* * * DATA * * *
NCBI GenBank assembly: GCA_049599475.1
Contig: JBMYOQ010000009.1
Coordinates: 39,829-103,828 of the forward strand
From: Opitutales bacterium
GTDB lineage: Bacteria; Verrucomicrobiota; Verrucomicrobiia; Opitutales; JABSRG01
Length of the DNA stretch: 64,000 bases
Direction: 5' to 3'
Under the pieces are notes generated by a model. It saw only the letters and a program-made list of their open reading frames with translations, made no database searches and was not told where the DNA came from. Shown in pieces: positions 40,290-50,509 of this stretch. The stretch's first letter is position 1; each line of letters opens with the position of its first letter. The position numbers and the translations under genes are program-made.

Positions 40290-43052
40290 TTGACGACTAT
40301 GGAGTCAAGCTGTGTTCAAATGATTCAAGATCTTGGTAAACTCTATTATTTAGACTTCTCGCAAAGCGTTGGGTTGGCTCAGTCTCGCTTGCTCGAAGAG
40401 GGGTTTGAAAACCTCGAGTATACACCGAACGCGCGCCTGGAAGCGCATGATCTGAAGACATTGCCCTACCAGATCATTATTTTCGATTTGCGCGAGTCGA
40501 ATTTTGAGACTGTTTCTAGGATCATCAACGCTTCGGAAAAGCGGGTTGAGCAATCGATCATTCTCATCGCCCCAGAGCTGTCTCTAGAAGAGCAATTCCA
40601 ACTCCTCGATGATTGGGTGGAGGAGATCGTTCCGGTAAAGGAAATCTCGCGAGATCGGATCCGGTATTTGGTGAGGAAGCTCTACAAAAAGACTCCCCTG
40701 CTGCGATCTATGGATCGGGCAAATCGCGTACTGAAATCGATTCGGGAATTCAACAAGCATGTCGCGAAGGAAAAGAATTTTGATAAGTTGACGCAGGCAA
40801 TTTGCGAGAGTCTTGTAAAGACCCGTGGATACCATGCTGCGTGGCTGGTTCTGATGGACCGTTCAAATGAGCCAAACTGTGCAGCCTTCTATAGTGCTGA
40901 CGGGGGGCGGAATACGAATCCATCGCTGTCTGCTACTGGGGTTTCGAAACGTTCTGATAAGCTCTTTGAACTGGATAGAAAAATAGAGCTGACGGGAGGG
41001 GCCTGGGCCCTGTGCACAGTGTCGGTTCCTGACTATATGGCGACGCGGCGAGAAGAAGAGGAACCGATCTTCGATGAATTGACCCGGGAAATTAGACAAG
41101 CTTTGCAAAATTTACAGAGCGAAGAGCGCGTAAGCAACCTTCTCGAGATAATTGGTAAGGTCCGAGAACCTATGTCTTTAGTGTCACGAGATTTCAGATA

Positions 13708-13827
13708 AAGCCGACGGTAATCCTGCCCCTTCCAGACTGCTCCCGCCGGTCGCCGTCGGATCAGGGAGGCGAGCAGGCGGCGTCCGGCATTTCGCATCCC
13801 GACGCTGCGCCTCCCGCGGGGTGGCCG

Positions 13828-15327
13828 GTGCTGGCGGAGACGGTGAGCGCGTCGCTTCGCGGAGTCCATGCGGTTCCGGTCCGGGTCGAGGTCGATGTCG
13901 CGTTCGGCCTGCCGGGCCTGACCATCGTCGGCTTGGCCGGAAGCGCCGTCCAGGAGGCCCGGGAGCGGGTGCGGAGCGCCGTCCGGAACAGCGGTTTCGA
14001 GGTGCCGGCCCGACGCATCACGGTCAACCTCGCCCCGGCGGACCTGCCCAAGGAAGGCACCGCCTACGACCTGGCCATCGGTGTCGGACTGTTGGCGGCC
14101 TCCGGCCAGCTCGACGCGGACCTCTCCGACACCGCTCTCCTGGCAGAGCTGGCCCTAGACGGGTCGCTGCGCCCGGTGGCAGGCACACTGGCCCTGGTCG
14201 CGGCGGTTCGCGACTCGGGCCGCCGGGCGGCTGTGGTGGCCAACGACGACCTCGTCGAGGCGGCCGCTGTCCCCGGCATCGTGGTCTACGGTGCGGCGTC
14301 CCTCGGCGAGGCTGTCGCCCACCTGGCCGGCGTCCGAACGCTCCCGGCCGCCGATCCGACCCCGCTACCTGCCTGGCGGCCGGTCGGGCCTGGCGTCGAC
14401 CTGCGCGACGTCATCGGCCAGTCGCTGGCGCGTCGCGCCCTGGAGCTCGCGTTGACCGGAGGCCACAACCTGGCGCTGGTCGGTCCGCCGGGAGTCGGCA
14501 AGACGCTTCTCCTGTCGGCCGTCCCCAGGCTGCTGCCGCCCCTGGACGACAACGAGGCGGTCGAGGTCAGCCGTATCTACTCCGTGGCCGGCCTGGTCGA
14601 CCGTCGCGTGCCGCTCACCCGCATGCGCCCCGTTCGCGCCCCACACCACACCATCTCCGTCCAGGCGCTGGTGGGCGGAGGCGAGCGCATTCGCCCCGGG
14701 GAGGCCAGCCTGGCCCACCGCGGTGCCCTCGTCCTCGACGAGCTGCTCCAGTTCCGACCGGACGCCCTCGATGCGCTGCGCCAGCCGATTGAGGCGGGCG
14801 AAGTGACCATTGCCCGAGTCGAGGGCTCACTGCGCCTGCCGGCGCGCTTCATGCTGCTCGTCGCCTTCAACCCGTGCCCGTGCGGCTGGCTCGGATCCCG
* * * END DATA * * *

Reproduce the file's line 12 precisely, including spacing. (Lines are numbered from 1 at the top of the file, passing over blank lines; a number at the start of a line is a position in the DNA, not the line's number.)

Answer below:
40401 GGGTTTGAAAACCTCGAGTATACACCGAACGCGCGCCTGGAAGCGCATGATCTGAAGACATTGCCCTACCAGATCATTATTTTCGATTTGCGCGAGTCGA